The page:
Cardinals Set March 12 for Start of Vote to Choose New Pope

Photographer: Gabriel Bouys /AFP via Getty Images

A car passes by Saint Peter's Square at the Vatican on March 7, 2013 where cardinals met to set the date for the start of the conclave. Close

A car passes by Saint Peter's Square at the Vatican on March 7, 2013 where cardinals... Read More

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Photographer: Gabriel Bouys /AFP via Getty Images

A car passes by Saint Peter's Square at the Vatican on March 7, 2013 where cardinals met to set the date for the start of the conclave.

The Cardinals of the Roman Catholic Church will begin their secret vote to choose the successor to retired Pope Benedict XVI on March 12, paving the way for a new pontiff to be in place before Easter.

The cardinals set the date yesterday during their fifth day of preliminary talks to prepare the vote, the Vatican said in an e-mailed statement. The election, known as the conclave, is held in the 15th-century Sistine Chapel and attended by the 115 cardinals under the voting-age limit of 80.

“A ‘pro eligendo Romano Pontifice’ Mass will be celebrated in St. Peter’s Basilica in the morning,” the statement said. “In the afternoon the cardinals will enter into the conclave.”

Cardinals from more than 50 nations and six continents, including those not of voting age, have spent the last week discussing challenges facing the Catholic church and sizing up papal candidates, including the possibility of electing the first non-European pope in 1,500 years. The March 12 start dates makes it more likely a new pope will be installed by the March 24th start of Holy Week, which begins on Palm Sunday and runs through Easter.

Italian Cardinal Angelo Scola is currently the favorite to become the leader of the world’s 1.2 billion Catholics with 3- to-1 odds to take over after Benedict’s Feb. 28 abdication, according to betting company Paddy Power Plc. Cardinal Peter Turkson of Ghana was second at 7-to-2 with Italian Cardinal Tarcisio Bertone following on odds of 9-to-2.

Secret Vote

The German-born Benedict, 85, became the first pope in 600 years to abdicate when he stepped down, saying he no longer had the strength to lead the church. Electing his successor, the 266th pope, involves a secret, centuries-old procedure that will offer few signs about the winner until white smoke wafts over St. Peter’s Square.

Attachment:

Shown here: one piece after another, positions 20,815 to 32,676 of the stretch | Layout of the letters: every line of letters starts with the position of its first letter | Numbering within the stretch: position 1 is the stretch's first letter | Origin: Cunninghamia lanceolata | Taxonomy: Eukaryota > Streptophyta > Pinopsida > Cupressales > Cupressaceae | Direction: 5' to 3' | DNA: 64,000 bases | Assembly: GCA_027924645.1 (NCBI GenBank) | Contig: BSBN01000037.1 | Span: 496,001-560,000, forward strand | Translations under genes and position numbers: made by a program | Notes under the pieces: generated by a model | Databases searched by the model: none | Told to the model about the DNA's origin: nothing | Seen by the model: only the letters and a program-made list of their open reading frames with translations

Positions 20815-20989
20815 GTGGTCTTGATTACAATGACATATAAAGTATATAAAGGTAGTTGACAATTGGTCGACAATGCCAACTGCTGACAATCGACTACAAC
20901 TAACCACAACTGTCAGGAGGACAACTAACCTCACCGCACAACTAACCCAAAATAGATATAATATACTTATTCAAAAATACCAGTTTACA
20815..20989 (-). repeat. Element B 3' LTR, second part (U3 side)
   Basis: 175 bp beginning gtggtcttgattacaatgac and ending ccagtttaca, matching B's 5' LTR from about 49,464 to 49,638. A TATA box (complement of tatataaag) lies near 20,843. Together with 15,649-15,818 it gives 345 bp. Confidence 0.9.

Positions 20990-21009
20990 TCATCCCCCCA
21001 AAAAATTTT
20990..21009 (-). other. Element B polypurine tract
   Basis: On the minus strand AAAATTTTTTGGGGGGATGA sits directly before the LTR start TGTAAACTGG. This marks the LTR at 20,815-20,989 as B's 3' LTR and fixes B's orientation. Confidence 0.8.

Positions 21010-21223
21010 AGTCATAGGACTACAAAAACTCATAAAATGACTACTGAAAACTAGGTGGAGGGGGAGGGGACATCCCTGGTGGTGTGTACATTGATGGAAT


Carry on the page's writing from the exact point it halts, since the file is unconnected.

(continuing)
Only one ballot is held on the first day of the conclave. On the following days as many as four votes can be conducted. If no candidate reaches the threshold of two-thirds of the votes cast, the ballots are burned with a chemical to emit black smoke that floats over St. Peter’s square. White smoke signals a new pope, who is then accompanied to a balcony overlooking St. Peter’s for his presentation to the world.

Cardinal Joseph Ratzinger, who became Pope Benedict XVI, was chosen on the second day of voting in 2005, while John Paul II needed three days to become pontiff. One conclave in the 13th century dragged on for three years.

Contraception, Women

The new pope will inherit a church grappling over such issues as contraception and allowing a bigger role for women. Among his main tasks will be tackling priest sex abuse scandals and possible a reform of the Curia, the Holy See’s bureaucracy, after leaked papal documents last year depicted a web of Vatican intrigue.

The cardinals will be sequestered in the Sistine Chapel, adorned with Michelangelo’s frescoes, and barred from contact with the outside world. Disobeying the election’s secrecy rules may result in excommunication.

On the conclave’s first morning, the cardinals hold a Mass at St. Peter’s Basilica and in the afternoon gather in formal dress in the Pauline Chapel of the Apostolic Palace, then move to the Sistine Chapel, which is swept for any electronic listening devices. The chapel is locked and sealed, the senior cardinal administers an oath of secrecy and the election begins.

One ballot may be conducted on the first day. If no candidate secures the necessary two-thirds of the vote, the balloting continues the next day, with as many as four votes, two in the morning and two in the afternoon.

Of the 115 cardinal electors, sixty-seven of the electors were created by Benedict and the remaining 48 by John Paul II, his predecessor. Benedict was elected after two days and four ballots on April 19, 2005, 17 days after John Paul’s death.

To contact the reporter on this story: Jeffrey Donovan in Prague at jdonovan26@bloomberg.net

To contact the editor responsible for this story: Craig Stirling at cstirling1@bloomberg.net

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